TeskaLabs at the ETSI 7th CMS Plugtest
It is my great pleasure to announce that TeskaLabs successfully participated at the ETSI 7th CMS Plugtest at Sophia Antipolis, France, from 4th to 7th November 2019.
In general, ETSI (European Telecommunications Standardization Institute) Plugtests serve telecommunication device vendors to test and debug their vehicle-to-anything (V2X) implementations. This edition of the Plugtests event focused on testing ITS Security features to support the industry in their C-ITS deployments. The scope of the plugtest was to test the interoperability of new versions of ETSI technical standards TS 103 097 v1.3.1 and TS 102 941 v1.3.1, validate of the European trust domain concept (ECTL) and test the conformance of secured ITS-S and PKI implementations.
TeskaLabs participated in the plugtest as the representative of two organizations: as a representative of O2 Czech Republic and as a partner of a British company Crypta Labs and Applus+ IDIADA.
O2 Czech Republic a.s. is a leader of the consortium that works on C-Roads in the Czech Republic. The C-Roads is a joint initiative of the European Member States and road operators. C-Roads is a technological platform that allows road vehicles to communicate with other cars, traffic signals, roadside infrastructure as well as with other road users. We operate the central cyber security for C-Roads Czech Republic using our product SeaCat PKI.
More info is here.
Crypta Labs is our partner in the field of cyber security. Crypta Labs is dedicated to ensuring that the security of devices to which we entrust our lives cannot be compromised. Mobile Security Module is future-proofing the cyber-security of the Internet of Things. We work together with Crypta Labs on many exiting projects (also) within the automotive and intelligent transport system (ITS) domains.
I also need to mention another partner, that helped us a lot to succeed in the plugtest: Applus+ IDIADA. Applus+ IDIADA offers design, testing, engineering, and homologation services to the automotive industry worldwide. We use their exceptional multi-purpose On-Board Unit (OBU) development tool IDAPT.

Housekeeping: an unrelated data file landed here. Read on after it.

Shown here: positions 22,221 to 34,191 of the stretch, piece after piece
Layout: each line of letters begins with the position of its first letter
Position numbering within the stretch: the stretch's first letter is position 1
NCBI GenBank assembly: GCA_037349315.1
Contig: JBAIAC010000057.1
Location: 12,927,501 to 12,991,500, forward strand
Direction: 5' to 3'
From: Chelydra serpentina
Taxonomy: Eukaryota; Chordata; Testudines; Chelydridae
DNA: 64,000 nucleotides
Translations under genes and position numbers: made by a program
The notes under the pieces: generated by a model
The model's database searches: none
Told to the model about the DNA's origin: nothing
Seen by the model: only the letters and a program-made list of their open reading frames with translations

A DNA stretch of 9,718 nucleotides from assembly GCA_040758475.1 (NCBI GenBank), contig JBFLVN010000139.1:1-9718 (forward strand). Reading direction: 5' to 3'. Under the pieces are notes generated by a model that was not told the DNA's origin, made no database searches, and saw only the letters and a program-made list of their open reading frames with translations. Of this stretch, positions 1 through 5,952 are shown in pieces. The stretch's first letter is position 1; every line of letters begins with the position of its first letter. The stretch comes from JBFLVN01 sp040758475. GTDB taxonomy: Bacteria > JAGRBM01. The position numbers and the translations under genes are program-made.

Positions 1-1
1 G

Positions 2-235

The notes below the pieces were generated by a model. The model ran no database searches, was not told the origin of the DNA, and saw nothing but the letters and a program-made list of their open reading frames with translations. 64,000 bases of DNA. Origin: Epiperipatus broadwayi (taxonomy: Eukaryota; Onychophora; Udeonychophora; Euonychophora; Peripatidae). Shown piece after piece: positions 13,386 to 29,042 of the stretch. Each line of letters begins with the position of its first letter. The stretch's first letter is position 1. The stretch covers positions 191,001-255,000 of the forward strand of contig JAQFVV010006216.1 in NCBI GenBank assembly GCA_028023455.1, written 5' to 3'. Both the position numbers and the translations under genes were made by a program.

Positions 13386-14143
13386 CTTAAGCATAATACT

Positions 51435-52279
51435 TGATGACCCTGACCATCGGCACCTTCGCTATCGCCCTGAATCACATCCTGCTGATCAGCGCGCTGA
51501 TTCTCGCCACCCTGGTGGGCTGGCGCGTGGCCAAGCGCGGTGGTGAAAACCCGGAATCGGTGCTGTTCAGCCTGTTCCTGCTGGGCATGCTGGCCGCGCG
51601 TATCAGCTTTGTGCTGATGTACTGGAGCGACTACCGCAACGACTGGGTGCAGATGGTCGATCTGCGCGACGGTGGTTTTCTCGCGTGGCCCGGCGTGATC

It was a very long and very productive week for all participants. ETSI people received tons of valuable feedback on their standards, and I recon that it will result in the new update. On the other hand, the plugtest showed that C-ITS security is maturing, and it is ready for productional deployments. Representatives from the Joint Research Centre of the European Commission, who also participated in the plugtest, validated a concept of ECTL (European Certificate Trust List). Since this was the first time, where ECTL concept was so extensively tested, several areas have been highlighted as "improvements needed," and a lot of feedback has been provided. All participating vendors - including us - validated and fine-tuned their implementations. It was, indeed, a massive step for everybody involved.
For us, TeskaLabs, we confirmed that a SeaCat PKI is a robust and mature product that can be compared with PKIs from big companies and established players. We offer a modern and flexible alternative, which allows customers to build more with less.
Are you interested in security for connected vehicles? Visit this page
You Might Be Interested in Reading These Articles
Autonomous vehicles are still working their way into the modern automotive marketplace. However, they are growing more common each year. Many agree, this is an innovative change, and it’s estimated that there will be more autonomous vehicles on the road in the coming years.
Published on July 15, 2019
TeskaLabs with a great pleasure announces that we succeeded in the public tender with our product SeaCat as a supplier of cybersecurity for a C-Roads platform in the Czech Republic.
Published on August 21, 2018
The automotive industry recently witnessed several cases of cyber-hacking that made driving connected cars dangerous if not impossible. Companies like Jeep, Volkswagen, and Tesla all have recently dealt with cases of hackers taking over cars and stopping them while the cars were in use as well as stealing customers' Social Security numbers, financial details, and other sensitive information.
Published on April 04, 2017